Wednesday, December 14, 2016

It Has Been Taken Care Of

What the heck does that mean? It has been taken care of. Especially when you are trying to pay for the meal that you had in a small restaurant located out on the byroads of Louisiana.

When our son heard this story, he started laughing and suggesting that it was time for us to buy new clothes. But we did not look so shabby, and, in fact,  we both had on new jackets. And we are old, but I think we look pretty good for 68 and 71. And we did not order the cheapest items on the menu!

When I insisted on paying for our meal, since "we don't do things like that." The cashier would not hear of it. As we knew no one in the restaurant, I asked who had paid for our meal. She said that she was not allowed to tell us. So instead of causing a scene, we wished the cashier a "Merry Christmas" and left.
Forgetting that we hadn't even left a tip for the young waitress😩.
Guess that means a stop back at that restaurant the next time we are traveling on that road.

(Yes, I have heard about Pay It Forward. But I won't be paying forward to folks who don't need it.)



Sunday, November 27, 2016

Hebert Bear

Friday I sewed up a batch of Hebert (a bare) Bears to give as gifts for six little great nieces and nephews. Friday they looked like this:

And this morning they looked like this:

What a fun project❣️

Wednesday, November 23, 2016

Write Your Name on Your Paper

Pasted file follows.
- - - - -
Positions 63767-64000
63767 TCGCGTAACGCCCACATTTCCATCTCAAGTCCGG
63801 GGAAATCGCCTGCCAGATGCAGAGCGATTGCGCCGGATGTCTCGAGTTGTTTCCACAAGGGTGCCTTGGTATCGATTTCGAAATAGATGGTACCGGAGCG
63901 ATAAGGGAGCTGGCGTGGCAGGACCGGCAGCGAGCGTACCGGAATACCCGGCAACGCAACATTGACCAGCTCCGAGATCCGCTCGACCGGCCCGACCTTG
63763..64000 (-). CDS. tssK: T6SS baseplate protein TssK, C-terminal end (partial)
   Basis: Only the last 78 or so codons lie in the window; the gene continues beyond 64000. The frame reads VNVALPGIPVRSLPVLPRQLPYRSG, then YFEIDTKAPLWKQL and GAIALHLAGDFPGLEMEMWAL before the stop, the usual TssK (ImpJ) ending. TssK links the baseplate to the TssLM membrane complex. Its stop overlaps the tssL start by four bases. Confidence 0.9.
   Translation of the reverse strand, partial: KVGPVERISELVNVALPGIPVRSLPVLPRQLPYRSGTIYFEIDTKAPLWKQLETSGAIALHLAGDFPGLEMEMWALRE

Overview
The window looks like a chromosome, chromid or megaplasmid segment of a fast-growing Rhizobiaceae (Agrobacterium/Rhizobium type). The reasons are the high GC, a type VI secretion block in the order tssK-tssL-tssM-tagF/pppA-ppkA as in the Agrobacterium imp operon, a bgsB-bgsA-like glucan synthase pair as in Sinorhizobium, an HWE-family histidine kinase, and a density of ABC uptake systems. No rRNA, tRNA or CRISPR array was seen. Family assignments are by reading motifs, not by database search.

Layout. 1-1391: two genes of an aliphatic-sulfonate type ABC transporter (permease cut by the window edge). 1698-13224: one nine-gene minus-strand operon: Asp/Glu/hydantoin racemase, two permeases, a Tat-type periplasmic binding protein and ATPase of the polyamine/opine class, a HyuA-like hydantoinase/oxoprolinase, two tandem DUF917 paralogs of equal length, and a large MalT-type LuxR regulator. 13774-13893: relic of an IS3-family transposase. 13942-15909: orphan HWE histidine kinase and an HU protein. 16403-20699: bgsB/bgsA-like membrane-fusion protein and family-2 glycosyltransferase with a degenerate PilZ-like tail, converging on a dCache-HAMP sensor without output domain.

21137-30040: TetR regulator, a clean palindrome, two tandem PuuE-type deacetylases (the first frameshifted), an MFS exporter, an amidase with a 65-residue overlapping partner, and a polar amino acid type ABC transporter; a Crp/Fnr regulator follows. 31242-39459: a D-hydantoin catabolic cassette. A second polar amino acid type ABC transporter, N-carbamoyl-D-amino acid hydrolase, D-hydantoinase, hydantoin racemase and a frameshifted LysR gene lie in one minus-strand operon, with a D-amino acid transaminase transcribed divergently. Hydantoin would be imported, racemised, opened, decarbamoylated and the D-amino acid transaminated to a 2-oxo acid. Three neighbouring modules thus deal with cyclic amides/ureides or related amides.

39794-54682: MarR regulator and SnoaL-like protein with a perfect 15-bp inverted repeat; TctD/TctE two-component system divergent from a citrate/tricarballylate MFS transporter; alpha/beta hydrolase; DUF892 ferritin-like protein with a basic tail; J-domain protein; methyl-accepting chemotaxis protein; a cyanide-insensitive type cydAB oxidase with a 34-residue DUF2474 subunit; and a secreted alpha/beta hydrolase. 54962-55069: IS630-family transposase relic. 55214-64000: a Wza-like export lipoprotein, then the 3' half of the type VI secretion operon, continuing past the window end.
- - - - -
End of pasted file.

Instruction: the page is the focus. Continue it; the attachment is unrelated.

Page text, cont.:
I would like to have a dollar for every single time I said that in my 37 years of teaching English. I am sure that I would be rich.

Actually, I said, "Write your name on your paper so that when you become rich and famous, I will become rich with your signature." The kids laughed at my idiotic remark, but signed their names. They knew I would never save all of their papers, and they were almost right. I have a HUGE box of reports and other school ephemera ready to be burned this winter. 

But I am reasonably sure that one of Marcus Westberg's treasures with signature is not in my stash. He was one of my shining students back in the mid 1990's (20 years ago!). If I remember correctly, Marcus was such a sharp student that his fifth grade teachers at The American School of The Hague recommended that he jump right over sixth grade, and then he landed in my 7th grade English class. 

Besides remembering Marcus as a conscientious student from Sweden, one of the Scandinavian countries, I had not thought about him in two decades. Until this week I realized that I was following him on Instagram. How that happened, I do not know. But I did let him know that his old English teacher was keeping an eye on him, while he and his wife Kate are keeping a photographer's eye on our beautiful world.

Take a moment to check out Marcus's Instagram (@lifethroughalensphotography) and their website (www.lifethroughalens.com).Click here.

Another example of how "rich" teachers can become from the students they had the privilege of teaching.

(Photo source: Marcus Westberg- www.LifeThroughALens.com)

Thursday, November 17, 2016

Garden Neglect Results


Who says you can't go off on a six week vacation and expect this bounty when you return? 

No watering happened in my veggie beds the entire time we were away. Here is the result from one self-germinated English cucumber, three ichiban eggplants I planted last May, and two bell pepper plants. While I was worrying if my 350 boxwoods out in the front yard were going to live with only a once a week watering, the veggies were having a ball. And there will be kale stamppot for dinner very soon😍